One of the critical questions in connection with the topic is whether or not psychologists’ involvement in military interrogations always results in human rights violations. If tasked with protecting subjects from unlawful or unethical treatment, psychologists could help to prevent torture, thus making interrogations more ethical. In fact, despite banning psychologists from participating in national security interrogations, APA has not prohibited psychologists from offering general policy advice about humane interrogations (Mills, 2015). This solution allows ensuring the ethical conduct of psychologists consulting the military while also protecting the safety of human subjects.

Ethical Implications

There are two sides to the controversy that form a moral dilemma. On the one hand, it is argued that the use of enhanced interrogation techniques advised by psychologists increases the effectiveness of interrogations. This, in turn, justifies the use of harsh interrogation methods by most ethical theories, as the intelligence gathered by applying them could save thousands of lives. Utilitarianism is an ethical theory that is commonly applied to the topic (Boyd et al., 2014). By utilitarian theory, a moral action is the one that has more positive consequences for people than the adverse ones. Utilitarianism justifies the use of torturous interrogation methods as long as they help to improve public safety and prevent deaths from terror attacks.

On the other hand, the psychologists’ participation in unethical practices violates the principle of nonmaleficence, which dictates psychologists to cause no harm (Campbell, 2015). It also opposes professional ethical practice codes, including the APA’s Code of Ethics. Psychologists’ involvement in military interrogation can also cause people to distrust them, making it more difficult for psychologists to help people. Therefore, the issue opposes Kantian principles of ethics, as it prevents psychologists from fulfilling their professional duty.

Whether or not the involvement of psychologists in military interrogations is morally wrong depends on the outcomes of the practice. The CIA, the military, and related national security authorities perceived it as practical and used it for years during the Cold War, the War on Terror, and both World Wars. Nevertheless, it is unclear whether or not the psychologists’ participation enabled them to gather any information that could not be obtained in any other way (Campbell, 2015). Canineu and Pitter (2016) also cite the US Senate Intelligence Committee, which ruled the use of enhanced interrogation techniques as ineffective. Hence, while the practice has various negative ethical implications, it appears unlikely that it benefits for public safety. This renders the participation of psychologists in military interrogations unethical based on both the utilitarian and deontological ethical theories.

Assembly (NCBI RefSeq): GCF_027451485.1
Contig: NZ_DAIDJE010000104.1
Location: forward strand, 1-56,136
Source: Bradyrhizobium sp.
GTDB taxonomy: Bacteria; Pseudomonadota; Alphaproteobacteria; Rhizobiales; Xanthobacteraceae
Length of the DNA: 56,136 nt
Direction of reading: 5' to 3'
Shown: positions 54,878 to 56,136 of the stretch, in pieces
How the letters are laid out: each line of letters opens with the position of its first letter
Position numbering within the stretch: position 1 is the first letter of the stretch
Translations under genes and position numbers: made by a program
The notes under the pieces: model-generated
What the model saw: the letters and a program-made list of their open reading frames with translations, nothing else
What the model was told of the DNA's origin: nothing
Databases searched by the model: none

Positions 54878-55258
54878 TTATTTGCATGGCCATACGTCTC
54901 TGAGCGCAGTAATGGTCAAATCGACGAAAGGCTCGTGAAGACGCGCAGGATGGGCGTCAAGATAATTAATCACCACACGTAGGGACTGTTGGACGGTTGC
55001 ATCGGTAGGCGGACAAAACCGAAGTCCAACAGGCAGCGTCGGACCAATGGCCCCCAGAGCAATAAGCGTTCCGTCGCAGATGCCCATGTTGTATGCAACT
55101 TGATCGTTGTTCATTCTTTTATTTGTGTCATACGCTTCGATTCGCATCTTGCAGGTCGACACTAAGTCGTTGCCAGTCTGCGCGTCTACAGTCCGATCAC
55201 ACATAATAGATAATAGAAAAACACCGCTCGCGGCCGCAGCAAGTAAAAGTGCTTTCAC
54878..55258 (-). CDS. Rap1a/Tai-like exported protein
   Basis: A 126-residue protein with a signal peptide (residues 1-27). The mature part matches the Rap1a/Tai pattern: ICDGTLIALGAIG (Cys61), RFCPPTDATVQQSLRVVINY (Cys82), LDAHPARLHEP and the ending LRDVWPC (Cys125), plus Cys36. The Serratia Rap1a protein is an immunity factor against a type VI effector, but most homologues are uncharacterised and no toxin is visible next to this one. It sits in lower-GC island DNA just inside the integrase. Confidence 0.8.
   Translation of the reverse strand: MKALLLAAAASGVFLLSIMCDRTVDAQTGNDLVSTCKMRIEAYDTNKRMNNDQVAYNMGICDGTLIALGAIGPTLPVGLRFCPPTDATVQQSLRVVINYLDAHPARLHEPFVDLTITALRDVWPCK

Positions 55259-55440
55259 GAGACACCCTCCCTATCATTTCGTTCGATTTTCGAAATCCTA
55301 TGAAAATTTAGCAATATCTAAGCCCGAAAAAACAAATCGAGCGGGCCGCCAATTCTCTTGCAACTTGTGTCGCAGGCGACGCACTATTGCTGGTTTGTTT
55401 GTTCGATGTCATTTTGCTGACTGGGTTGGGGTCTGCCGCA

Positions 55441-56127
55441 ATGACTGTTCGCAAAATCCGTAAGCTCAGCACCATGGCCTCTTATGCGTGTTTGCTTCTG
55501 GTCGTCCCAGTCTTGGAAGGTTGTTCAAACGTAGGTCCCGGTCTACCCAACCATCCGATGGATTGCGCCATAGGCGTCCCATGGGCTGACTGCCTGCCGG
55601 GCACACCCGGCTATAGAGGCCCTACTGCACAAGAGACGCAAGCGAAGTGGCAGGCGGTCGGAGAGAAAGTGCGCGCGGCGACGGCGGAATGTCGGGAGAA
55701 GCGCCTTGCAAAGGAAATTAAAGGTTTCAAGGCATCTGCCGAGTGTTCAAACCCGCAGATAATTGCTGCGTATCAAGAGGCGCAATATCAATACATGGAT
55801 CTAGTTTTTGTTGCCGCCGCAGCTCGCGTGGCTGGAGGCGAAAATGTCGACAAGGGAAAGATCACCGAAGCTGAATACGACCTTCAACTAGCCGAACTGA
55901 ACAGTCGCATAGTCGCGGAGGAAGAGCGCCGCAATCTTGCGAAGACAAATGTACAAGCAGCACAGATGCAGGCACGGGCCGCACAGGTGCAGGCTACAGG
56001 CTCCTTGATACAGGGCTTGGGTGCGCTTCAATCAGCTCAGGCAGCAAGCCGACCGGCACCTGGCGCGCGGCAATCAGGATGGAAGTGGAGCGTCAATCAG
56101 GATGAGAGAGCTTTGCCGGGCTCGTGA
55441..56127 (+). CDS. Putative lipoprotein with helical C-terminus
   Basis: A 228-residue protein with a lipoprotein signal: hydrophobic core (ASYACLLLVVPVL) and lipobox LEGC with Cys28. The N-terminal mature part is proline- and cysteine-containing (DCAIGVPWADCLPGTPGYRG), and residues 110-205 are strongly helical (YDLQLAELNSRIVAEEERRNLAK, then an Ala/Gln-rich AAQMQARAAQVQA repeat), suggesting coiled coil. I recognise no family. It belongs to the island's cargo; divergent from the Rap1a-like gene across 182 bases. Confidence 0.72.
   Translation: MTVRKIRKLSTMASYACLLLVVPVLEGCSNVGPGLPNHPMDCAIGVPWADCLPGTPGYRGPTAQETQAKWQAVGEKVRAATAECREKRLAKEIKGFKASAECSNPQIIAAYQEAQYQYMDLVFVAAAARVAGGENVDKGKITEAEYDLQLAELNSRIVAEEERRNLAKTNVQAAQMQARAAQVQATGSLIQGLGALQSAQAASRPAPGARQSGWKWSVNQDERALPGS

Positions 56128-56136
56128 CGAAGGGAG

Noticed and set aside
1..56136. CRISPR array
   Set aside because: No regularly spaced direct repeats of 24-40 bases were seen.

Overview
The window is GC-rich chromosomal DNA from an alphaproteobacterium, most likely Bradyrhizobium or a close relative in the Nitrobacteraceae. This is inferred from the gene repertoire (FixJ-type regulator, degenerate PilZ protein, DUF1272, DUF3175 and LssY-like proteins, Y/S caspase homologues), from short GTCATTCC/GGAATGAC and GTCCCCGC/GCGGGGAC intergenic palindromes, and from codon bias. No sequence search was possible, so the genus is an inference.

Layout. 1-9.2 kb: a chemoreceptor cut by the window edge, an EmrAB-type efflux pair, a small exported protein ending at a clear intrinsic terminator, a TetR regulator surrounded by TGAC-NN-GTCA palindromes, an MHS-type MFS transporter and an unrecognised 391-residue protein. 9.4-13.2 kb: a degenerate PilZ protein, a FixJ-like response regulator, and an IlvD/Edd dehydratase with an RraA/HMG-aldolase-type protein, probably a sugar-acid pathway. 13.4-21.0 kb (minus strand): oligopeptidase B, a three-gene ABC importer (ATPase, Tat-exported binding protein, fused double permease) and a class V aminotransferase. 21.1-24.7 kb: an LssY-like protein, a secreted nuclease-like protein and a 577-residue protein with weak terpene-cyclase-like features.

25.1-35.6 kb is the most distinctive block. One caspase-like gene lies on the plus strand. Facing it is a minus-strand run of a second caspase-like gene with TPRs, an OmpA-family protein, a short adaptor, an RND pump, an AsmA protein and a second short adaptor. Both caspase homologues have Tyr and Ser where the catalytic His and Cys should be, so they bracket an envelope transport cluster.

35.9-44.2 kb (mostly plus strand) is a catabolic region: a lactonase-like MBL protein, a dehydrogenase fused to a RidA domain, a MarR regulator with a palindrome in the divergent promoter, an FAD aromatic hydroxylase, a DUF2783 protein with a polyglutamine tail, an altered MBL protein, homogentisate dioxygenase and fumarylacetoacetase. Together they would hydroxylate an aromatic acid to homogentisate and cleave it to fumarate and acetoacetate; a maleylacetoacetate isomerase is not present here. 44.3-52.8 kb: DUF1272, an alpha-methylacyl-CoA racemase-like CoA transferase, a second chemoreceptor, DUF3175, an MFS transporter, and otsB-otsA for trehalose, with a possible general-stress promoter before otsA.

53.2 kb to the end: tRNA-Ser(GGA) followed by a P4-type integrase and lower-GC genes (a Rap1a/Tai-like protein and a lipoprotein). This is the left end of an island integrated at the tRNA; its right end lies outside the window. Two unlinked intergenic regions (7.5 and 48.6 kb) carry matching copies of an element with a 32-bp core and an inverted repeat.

Overall, the psychologists’ involvement in military interrogations is a controversial issue that is still relevant to the field of professional psychology. While the participation of psychologists assisted the United States’ military efforts in the twentieth century, the enhanced interrogation techniques used in the 2000s were deemed ineffective and unnecessary. The torture of subjects, which was an integral part of the enhanced interrogation, violated human rights, and threatened detainees’ mental and physical help. Based on both the utilitarian theory and Kantian ethics, the involvement of psychologists in military interrogations is unethical, as it does not contribute to the public good and prevents psychologists from fulfilling their duties.


Boyd, J. W., LoCicero, A., Malowney, M., Aldis, R., & Marlin, R. P. (2014). Failing ethics 101: Psychologists, the US military establishment, and human rights. International Journal of Health Services, 44(3), 615-625. Web.

Brodwin, E. (2017). The CIA paid psychologists $81 million to devise brutal tactics for use on terror suspects, and they’re suing. Business Insider. Web.

Campbell, P. (2015). Lessons must be learned after psychology torture inquiry. Nature, 523(7560), 255. Web.

Canineu, M. L., & Pitter, L. (2016). Call it what you will, torture is wrong. Human Rights Watch. Web.

Marks, D. F. (2018). American psychologists, the Central Intelligence Agency, and enhanced interrogation. Health Psychology Open, 2018(2), 1-2. Web.

Mills, K. I. (2015). APA’s Council bans psychologist participation in national security interrogations. American Psychological Association. Web.

Risen, J. (2015). Outside psychologists shielded U.S. torture program, report finds. The New York Times. Web.

Woolf, L. M. (2015). End psychology’s role in national security interrogations. Psychology Today. Web.